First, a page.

Adverse Childhood Experiences (ACEs)
St. Joseph County is ranked 55th out of 92 counties in Indiana for overall health. There are dozens of factors that contribute to this low ranking, and many of them are related to children, families, and poverty.
In this context of high child poverty, limited childcare availability, and families that need to tap into government services to make ends meet, Adverse Childhood Experiences can thrive. The St. Joseph County Department of Health is working to prevent Adverse Childhood Experiences (ACEs) and strengthen Positive Childhood Experiences (PCEs). This shared emphasis on Positive and Adverse Childhood Experiences is commonly known as PACEs.
What Are Adverse Childhood Experiences?
Adverse Childhood Experiences (ACEs) are potentially traumatic events that occur in childhood (0-17 years). ACEs are linked to chronic health problems, mental illness, and substance use problems in adulthood. ACEs can also negatively impact education, job opportunities, and earning potential. Fortunately, ACEs and their negative outcomes can be prevented.
- ACEs Overview
- ACEs Prevention
- ACEs Flier
- ACEs Flier Impacting Generations
- Positive Childhood Experiences (PCE) Guide
- This guide provides an overview of the science and impact of Positive Childhood Experiences (PCEs). It gives simple explanations of the neuroscience of positive experiences, defines key terms used to discuss PCEs and protective factors, and explains how PCEs impact health. The guide concludes with some examples of activities and programs that can increase PCEs among youth. Readers will be left with an understanding of what PCEs are, how they influence our lives and our communities, and what we can do to increase PCEs in St. Joseph County.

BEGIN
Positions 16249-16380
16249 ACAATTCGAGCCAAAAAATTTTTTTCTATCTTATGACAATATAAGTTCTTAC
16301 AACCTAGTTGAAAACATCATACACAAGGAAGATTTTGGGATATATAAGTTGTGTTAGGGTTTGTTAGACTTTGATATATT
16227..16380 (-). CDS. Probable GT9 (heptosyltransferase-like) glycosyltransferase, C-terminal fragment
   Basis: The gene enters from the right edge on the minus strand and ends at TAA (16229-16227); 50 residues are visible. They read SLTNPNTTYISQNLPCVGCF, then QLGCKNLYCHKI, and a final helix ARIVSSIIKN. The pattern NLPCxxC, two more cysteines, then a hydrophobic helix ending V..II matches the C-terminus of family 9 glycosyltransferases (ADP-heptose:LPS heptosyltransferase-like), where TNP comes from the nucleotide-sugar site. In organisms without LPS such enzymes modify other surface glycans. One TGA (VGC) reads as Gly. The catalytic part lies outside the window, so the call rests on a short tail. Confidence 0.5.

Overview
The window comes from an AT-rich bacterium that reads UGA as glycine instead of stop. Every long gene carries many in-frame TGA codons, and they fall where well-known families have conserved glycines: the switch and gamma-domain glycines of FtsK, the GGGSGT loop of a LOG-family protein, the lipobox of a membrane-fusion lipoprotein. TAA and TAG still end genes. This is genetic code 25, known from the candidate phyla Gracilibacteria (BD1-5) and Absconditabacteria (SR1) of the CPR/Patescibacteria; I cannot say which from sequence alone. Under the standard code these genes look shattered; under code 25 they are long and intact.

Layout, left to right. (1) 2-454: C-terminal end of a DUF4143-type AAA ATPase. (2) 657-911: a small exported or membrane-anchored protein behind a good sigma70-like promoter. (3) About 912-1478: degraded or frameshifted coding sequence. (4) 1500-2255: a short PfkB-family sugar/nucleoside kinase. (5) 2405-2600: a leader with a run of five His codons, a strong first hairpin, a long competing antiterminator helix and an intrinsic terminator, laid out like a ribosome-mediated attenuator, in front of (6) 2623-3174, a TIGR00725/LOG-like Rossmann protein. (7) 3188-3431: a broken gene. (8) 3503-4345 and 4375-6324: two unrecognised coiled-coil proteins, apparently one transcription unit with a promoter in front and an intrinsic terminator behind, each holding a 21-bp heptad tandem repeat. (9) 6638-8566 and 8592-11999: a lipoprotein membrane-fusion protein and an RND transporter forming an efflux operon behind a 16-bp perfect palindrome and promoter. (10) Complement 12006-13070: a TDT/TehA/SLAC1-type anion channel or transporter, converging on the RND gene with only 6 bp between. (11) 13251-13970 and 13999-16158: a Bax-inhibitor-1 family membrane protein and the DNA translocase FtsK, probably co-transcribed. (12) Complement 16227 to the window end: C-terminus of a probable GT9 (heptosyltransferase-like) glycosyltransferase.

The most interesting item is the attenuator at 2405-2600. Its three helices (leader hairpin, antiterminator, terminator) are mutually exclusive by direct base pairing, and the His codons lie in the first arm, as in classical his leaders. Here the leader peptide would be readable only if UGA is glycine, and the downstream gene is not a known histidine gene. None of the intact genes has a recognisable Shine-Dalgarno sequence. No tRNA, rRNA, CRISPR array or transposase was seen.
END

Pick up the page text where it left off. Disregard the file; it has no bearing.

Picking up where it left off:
Our goal is to prevent Adverse Childhood Experiences in St. Joseph County.
- Objective 1: Increase the Department of Health’s knowledge base around ACEs.
- Objective 2: Increase ACE awareness across the county, focusing on individual and systems-level behavior change.
- Objective 3: Produce materials that give ACE-aware entities the tools to enact change.
- Objective 4: Develop a surveillance system to better understand the prevalence and/or impact of ACEs in St. Joseph County.
- Objective 5: Create a system for data and resource sharing across county stakeholders.
- Objective 6: Connect ACEs science and prevention with relevant policies to improve local, state, and national governmental ACE prevention efforts.
The Department of Health’s six objectives for ACE Prevention have been grouped into four project areas.
Current ACE Prevention efforts are focused on developing the capacity to make data driven decisions in the future. Each of the three active project outputs seeks to identify and collect actionable ACEs-related data.
Clinical ACEs Partnerships The Department of Health is working with the E Blair Warner clinic and Primary Care Partners of South Bend to use the ACEs survey and incorporate ACEs science and trauma-informed practices into their patient care models.
Collective Community Action The Department of Health is developing a shared ACEs surveillance and response strategy with ~20 local nonprofits who serve children and families in St. Joseph County.
Contact us if you are interested in learning more about ACEs or supporting the Department of Health as we work to prevent Adverse Childhood Experiences. We welcome volunteers of all ages, abilities, and backgrounds. Whether you have professional experiences or are simply passionate about helping children and families, we want to hear from you!